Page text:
On April 29th 2022, Dato Seri Vida released the music video for her song Muah Muah Raya. The video featured local dancers and drag queens including Kumela Kumslut, Giselle Fendi and Just Acne Scar. Since the release of the video, reactions from the public have been polarising with the urban liberal bubble supporting the open-mindedness and representation in the video whilst the majority of individuals find it offensive, especially considering it was a Raya ad.
We’ve also seen the media scene in Malaysia reinforcing homophobic rhetoric around this music video with headlines such as Glorifying LGBT, DVS song Muah Muah was hit hard by Netizens and This is saddening – M-sians slam DVS Raya Song Muah Muah. They go on to accuse her of trying to tarnish the sanctity of Islam through the music video.
Since the release, MCMC has opened an investigation and called in Dato Seri Vida for questioning regarding the video. On her social media, she explained that she was fully cooperating and that the intention behind the video was pure entertainment with no hidden agenda.
While the music video can be perceived as controversial in Malaysia, the art of drag isn’t necessarily something that goes hand in hand with being LGBTQ+. Drag was pioneered by individuals within the LGBTQIA+ community and thus rooted in it, but technically, you don’t have to be gay at all to do drag. We spoke to one of the Carmen Rose, who was featured in the video on their take of all the commotion:
1 – Initially when you were asked to do the music video, how did you think it would be received?
When I was first asked to be part of the music video, I already knew that a large portion of her audience wasn’t going to have any kind words towards the video. If you factor in how people criticized Aliff Syukri’s Raya video, although it wasn’t presented in an artistic way, the hate that video was getting was very much queer-coded let’s be honest. It’s no surprise when it’s coming from their audiences, mainly Malay Muslims.
So I was prepared for whatever criticism that was gonna be coming our way. At this point, queer people in Malaysia have been through a lot and this is something we’re used to it, unfortunately.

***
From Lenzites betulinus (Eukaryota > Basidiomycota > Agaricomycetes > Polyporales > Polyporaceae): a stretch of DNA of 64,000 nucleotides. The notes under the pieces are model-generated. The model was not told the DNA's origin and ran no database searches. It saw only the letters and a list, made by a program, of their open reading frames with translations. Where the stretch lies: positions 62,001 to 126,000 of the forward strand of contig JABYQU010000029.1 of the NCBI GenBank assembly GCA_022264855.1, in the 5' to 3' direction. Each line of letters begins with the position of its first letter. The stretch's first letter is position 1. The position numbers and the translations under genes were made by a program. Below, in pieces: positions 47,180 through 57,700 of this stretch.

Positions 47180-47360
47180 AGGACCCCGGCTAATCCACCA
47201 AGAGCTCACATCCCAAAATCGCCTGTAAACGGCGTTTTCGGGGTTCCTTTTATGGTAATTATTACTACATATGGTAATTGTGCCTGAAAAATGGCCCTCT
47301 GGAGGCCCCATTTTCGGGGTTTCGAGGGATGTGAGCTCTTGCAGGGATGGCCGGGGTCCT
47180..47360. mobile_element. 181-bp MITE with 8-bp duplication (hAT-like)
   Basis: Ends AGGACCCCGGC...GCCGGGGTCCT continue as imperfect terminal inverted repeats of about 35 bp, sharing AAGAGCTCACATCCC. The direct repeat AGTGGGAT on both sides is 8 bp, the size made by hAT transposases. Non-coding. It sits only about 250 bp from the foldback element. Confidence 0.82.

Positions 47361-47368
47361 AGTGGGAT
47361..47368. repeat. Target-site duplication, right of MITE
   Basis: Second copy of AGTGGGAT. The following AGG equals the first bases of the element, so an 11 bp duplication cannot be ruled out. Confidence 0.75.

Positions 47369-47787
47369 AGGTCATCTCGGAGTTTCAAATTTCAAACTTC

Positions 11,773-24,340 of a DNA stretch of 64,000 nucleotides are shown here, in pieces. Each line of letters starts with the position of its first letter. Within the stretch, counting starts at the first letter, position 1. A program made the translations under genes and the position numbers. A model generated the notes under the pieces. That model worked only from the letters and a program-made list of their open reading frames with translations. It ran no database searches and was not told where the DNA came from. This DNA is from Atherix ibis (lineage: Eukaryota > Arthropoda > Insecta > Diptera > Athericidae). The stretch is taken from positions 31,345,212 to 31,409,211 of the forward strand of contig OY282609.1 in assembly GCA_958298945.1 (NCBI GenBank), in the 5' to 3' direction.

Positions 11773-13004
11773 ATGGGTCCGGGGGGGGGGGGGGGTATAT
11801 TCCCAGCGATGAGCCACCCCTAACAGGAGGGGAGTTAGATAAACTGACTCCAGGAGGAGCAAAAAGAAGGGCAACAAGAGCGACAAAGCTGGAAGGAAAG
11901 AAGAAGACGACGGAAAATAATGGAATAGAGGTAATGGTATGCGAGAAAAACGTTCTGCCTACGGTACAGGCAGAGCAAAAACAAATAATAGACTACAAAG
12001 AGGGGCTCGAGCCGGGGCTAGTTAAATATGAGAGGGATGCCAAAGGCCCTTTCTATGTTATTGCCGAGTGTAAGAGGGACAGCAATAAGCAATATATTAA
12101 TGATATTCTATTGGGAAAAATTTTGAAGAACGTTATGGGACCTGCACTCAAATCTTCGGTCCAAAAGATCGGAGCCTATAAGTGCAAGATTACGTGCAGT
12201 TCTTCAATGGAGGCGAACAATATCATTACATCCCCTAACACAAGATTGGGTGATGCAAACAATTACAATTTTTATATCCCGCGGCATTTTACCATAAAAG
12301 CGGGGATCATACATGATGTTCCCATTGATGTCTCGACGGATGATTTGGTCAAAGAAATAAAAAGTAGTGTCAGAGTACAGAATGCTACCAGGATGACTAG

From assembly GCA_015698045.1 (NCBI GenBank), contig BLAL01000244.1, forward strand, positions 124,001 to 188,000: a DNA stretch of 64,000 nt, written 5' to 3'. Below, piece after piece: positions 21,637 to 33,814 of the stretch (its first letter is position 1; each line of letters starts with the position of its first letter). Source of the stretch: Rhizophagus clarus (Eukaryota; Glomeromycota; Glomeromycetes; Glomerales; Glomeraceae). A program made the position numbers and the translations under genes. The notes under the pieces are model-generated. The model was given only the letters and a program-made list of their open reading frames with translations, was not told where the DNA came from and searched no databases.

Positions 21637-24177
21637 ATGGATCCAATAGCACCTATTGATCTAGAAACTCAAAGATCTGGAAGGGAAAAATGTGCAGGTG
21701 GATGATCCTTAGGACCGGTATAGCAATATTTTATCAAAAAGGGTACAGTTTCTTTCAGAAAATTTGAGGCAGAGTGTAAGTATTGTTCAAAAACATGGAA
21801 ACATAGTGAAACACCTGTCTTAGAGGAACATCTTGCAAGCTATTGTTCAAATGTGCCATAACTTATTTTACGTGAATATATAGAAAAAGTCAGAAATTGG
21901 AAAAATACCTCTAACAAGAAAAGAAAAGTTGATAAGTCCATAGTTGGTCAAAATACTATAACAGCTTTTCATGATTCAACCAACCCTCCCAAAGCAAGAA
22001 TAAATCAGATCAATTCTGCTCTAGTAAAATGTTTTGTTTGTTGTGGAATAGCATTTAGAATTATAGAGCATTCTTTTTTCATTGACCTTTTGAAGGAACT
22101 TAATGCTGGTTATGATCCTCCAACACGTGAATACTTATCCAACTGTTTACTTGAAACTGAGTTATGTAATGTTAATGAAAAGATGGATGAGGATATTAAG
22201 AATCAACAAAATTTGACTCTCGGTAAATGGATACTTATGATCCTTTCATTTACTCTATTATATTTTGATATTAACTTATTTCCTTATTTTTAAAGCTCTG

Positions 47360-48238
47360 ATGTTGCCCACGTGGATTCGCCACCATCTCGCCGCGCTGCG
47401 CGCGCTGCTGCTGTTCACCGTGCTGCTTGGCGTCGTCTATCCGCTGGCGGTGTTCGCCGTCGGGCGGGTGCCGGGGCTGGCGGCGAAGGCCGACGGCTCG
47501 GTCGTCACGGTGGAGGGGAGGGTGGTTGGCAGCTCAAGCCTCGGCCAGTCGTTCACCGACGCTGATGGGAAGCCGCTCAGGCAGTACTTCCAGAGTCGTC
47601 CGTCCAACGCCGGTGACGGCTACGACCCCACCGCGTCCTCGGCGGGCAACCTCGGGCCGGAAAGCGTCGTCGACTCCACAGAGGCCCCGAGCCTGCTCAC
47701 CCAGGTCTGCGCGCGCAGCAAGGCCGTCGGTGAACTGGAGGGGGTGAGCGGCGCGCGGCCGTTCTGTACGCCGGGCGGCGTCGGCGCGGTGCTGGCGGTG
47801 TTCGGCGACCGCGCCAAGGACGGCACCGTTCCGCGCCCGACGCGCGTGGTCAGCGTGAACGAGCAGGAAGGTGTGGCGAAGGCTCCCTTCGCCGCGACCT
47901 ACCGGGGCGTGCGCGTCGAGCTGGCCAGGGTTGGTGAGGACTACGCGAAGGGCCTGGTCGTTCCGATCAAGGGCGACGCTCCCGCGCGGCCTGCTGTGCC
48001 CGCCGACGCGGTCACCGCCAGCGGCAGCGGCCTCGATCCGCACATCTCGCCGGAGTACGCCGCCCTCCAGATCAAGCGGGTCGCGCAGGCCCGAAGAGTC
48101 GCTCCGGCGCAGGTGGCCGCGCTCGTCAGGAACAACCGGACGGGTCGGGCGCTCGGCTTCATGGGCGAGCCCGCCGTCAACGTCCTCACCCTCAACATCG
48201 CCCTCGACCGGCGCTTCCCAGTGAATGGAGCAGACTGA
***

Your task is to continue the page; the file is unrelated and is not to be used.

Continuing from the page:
2- What was the ideation behind the video and where was inspiration drawn from?
The inspiration was drawn from her previous song/music video called “I Am Me.” And the focus was also on the exaggeration of our lips, just like hers, because “Muah muah.” The dance was choreographed by Malaysian Voguers from Kiki House of Neverland, Teddy and Kimmy. It’s also about the celebration of colours (different communities) and not just the ones that are socially acceptable by the general public.
If I have to be honest, it’s also about “virality” and marketing. Putting drag queens in a Raya video would sure get some kind of attention. I say this because DSV never stood up for us when she was questioned about her intentions. She knew what she was doing when accepting us in her video, but we also knew this would happen. So I’m not surprised. To me, she is someone who has a big platform, I saw this as an opportunity to also speak up on things pertaining to our community. Someone has to start something to give us our visibility, and she was the only one who took the risk. Where are the other “liberal” artists? Why haven’t they included Drag Queens in their music video when other countries have been doing it already?
3- Are you surprised by the reaction from the public?
Coming from her audience, not at all. Disappointed but not surprised.
4- What is the biggest misconception that you feel is being perpetuated in regards to the art of drag?
I’ve mentioned this many times, the biggest misconception from a lot of Malaysians is that we are transgender women. Drag is a form of art, it used to be about the impersonation of a woman, basically for the male gaze. But today, it’s more of an exaggeration of one’s persona. The difference between a drag queen and a trans person is that one is an art form, a stage persona, and the other is a gender identity, something the person has to live through every day as they are. Drag comes in all forms and a trans person can do drag, a cis-gendered woman can do drag, and a straight man can do drag (as long as both of the last two mentioned understand and respect the history and culture of drag queens, and how it is very sacred to the queer community).
5- In what ways can allies work to help change the narrative in situations like this one?
Allies shouldn’t only speak up when it matters, they should speak up all the time. Not only for the sake of getting views and profiting off our struggles. They should commit 100% to fight for us, not only when it’s convenient for them. It’s also important for allies to listen, and not speak over queer people when they are sharing their struggles.
6- Despite the investigation by MCMC and the opinions of the public, art often pushes culture to move forward and causes a reaction, to a certain degree it means you’ve done something right. How do you hope that this piece of art will impact the drag scene in Malaysia?
I am pretty sure that there are young queer kids watching this video and their community being represented in the media, despite of the backlash, would feel like there is some sort of hope there. That’s why I speak up every time I can, within my mental capacity, to speak on things that are hurtful to us. Like recently with MalaysiaKini’s misleading headline on their article. The kids are watching what I’m doing, I wanted someone like me from here but I couldn’t find that person because they weren’t visible enough, hence why most queens and I fight for our place in the media and being visible for the younger generation is important to me.